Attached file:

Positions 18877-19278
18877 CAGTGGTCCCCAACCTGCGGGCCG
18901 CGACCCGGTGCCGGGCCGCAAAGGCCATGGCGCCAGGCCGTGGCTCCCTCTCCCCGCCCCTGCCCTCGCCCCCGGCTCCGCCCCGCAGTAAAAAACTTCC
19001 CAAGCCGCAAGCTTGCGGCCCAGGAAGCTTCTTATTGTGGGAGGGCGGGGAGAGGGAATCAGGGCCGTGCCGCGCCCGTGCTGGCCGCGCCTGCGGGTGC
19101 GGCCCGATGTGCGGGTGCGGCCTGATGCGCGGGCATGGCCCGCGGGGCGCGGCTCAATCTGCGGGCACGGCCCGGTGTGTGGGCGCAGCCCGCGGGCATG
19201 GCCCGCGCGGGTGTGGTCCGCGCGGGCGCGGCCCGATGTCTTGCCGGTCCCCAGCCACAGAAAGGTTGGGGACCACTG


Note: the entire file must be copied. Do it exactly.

Positions 18877-19278
18877 CAGTGGTCCCCAACCTGCGGGCCG
18901 CGACCCGGTGCCGGGCCGCAAAGGCCATGGCGCCAGGCCGTGGCTCCCTCTCCCCGCCCCTGCCCTCGCCCCCGGCTCCGCCCCGCAGTAAAAAACTTCC
19001 CAAGCCGCAAGCTTGCGGCCCAGGAAGCTTCTTATTGTGGGAGGGCGGGGAGAGGGAATCAGGGCCGTGCCGCGCCCGTGCTGGCCGCGCCTGCGGGTGC
19101 GGCCCGATGTGCGGGTGCGGCCTGATGCGCGGGCATGGCCCGCGGGGCGCGGCTCAATCTGCGGGCACGGCCCGGTGTGTGGGCGCAGCCCGCGGGCATG
19201 GCCCGCGCGGGTGTGGTCCGCGCGGGCGCGGCCCGATGTCTTGCCGGTCCCCAGCCACAGAAAGGTTGGGGACCACTG